As the construction industry prepares for a potentially record-setting growth spurt past the pandemic, employers will need to reach deeper to fill expected major workforce and leadership gaps, with the sector's transformation ahead energizing executives May 4 at the 2021 Groundbreaking Women in Construction virtual conference.
“The world post-pandemic looks pretty good. We see a strong recovery as the virus gets under control,” said conference keynote presenter Jamie Cook, a managing director of investment firm Credit Suisse and lead research analyst in its industrials group, which includes construction and equipment.
"Industrial demand hads improved faster rate than the market would have anticipated," she said. "We’re seeing this real time."
The firm predicts 6.5% GDP growth in 2021, “probably the strongest we’ve seen since 1984,” she told the audience at the event sponsored by ENR and law firm Peckar & Abramson. Cook added that the 3% real GDP growth predicted in 2022 “is still a very healthy economic environment.”
"The world post-pandemic looks pretty good. We see a strong recovery as the virus gets under control, with 6.5% GDP growth that [Credit Suisse] predicts the strongest we've seen since 1984, and 3% growth in 2022 still a healthy economic environment." —Jamie Cook, Managing Director and lead construction analyst, Credit Suisse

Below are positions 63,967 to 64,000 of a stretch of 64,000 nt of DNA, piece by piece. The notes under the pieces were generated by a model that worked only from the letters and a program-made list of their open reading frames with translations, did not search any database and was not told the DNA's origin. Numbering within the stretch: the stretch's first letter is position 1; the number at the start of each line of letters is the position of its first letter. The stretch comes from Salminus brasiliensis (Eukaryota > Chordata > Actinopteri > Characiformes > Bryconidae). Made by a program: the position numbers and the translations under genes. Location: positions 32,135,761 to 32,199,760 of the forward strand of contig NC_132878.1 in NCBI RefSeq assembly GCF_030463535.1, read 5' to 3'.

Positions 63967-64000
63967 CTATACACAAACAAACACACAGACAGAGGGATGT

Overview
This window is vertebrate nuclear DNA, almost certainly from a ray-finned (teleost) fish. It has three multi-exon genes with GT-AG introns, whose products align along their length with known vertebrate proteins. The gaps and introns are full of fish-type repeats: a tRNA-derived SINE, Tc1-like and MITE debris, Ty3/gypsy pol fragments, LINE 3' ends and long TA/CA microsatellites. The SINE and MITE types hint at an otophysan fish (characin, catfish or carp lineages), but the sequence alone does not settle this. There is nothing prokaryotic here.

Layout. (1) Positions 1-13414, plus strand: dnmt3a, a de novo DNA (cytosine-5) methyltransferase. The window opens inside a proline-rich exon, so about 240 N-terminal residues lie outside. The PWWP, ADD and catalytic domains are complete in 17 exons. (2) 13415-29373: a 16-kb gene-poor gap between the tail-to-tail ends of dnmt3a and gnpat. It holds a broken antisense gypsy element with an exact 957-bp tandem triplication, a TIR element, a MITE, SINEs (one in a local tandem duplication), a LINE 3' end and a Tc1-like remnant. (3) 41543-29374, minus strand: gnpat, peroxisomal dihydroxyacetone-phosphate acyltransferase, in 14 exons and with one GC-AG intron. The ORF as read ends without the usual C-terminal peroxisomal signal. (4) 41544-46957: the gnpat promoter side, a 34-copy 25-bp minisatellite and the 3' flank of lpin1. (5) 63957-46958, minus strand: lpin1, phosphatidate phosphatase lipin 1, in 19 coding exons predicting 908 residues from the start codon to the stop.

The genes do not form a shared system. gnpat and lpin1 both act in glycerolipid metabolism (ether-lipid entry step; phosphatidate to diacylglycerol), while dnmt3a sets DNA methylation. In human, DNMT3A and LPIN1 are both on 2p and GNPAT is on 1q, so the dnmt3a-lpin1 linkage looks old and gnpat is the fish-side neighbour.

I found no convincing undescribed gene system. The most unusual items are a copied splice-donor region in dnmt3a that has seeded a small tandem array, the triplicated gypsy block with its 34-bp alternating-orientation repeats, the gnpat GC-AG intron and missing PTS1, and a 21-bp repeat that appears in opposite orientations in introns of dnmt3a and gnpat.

The analyst said industry C-suite executives “have a higher level of confidence” that a federal infrastructure bill will pass, with Credit Suisse estimating enactment could come by year end. But she cautioned that “the industry is not prepared for this,” with ongoing unemployment benefits still keeping industry employees from returning to their jobs.
Noting that skilled labor development "is not an area the US has invested in," she cited industry's own training and retraining efforts but also said future industry merger and acquisition activity will tie to labor needs "to be ready for growth ahead," particularly with larger projects set to be core to the upcoming infrastructure program. Despite challenges, "if dollars are allocated to the right places, it would support multi year industry growth," Cook said.
According to Cook, a public and private sector construction rebound could bode well for more sector firm investment, adding that investors are also weighing whether and how companies meet stated commitments for workforce diversity and climate change reduction, among other environmental, social and governance (ESG) targets. “Firms that meet ESG are getting more attractive valuations,” she said.